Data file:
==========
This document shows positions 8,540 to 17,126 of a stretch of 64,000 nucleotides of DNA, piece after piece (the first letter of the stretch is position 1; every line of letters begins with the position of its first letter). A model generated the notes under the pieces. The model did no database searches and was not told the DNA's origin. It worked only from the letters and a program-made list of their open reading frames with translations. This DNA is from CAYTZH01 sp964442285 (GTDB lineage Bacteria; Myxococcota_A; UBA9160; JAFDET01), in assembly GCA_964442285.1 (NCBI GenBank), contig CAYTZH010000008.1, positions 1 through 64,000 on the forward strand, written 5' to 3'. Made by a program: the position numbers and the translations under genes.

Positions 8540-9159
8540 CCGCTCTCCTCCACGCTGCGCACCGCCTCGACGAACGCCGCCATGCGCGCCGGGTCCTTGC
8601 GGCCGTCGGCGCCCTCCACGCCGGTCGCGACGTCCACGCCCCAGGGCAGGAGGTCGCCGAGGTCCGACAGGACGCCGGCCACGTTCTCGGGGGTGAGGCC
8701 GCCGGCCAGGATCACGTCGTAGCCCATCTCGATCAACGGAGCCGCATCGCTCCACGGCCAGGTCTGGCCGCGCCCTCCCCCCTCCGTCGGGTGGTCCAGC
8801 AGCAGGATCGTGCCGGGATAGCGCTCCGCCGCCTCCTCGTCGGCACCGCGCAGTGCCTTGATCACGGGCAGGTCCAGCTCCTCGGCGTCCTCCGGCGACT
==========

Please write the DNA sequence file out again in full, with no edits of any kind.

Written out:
This document shows positions 8,540 to 17,126 of a stretch of 64,000 nucleotides of DNA, piece after piece (the first letter of the stretch is position 1; every line of letters begins with the position of its first letter). A model generated the notes under the pieces. The model did no database searches and was not told the DNA's origin. It worked only from the letters and a program-made list of their open reading frames with translations. This DNA is from CAYTZH01 sp964442285 (GTDB lineage Bacteria; Myxococcota_A; UBA9160; JAFDET01), in assembly GCA_964442285.1 (NCBI GenBank), contig CAYTZH010000008.1, positions 1 through 64,000 on the forward strand, written 5' to 3'. Made by a program: the position numbers and the translations under genes.

Positions 8540-9159
8540 CCGCTCTCCTCCACGCTGCGCACCGCCTCGACGAACGCCGCCATGCGCGCCGGGTCCTTGC
8601 GGCCGTCGGCGCCCTCCACGCCGGTCGCGACGTCCACGCCCCAGGGCAGGAGGTCGCCGAGGTCCGACAGGACGCCGGCCACGTTCTCGGGGGTGAGGCC
8701 GCCGGCCAGGATCACGTCGTAGCCCATCTCGATCAACGGAGCCGCATCGCTCCACGGCCAGGTCTGGCCGCGCCCTCCCCCCTCCGTCGGGTGGTCCAGC
8801 AGCAGGATCGTGCCGGGATAGCGCTCCGCCGCCTCCTCGTCGGCACCGCGCAGTGCCTTGATCACGGGCAGGTCCAGCTCCTCGGCGTCCTCCGGCGACT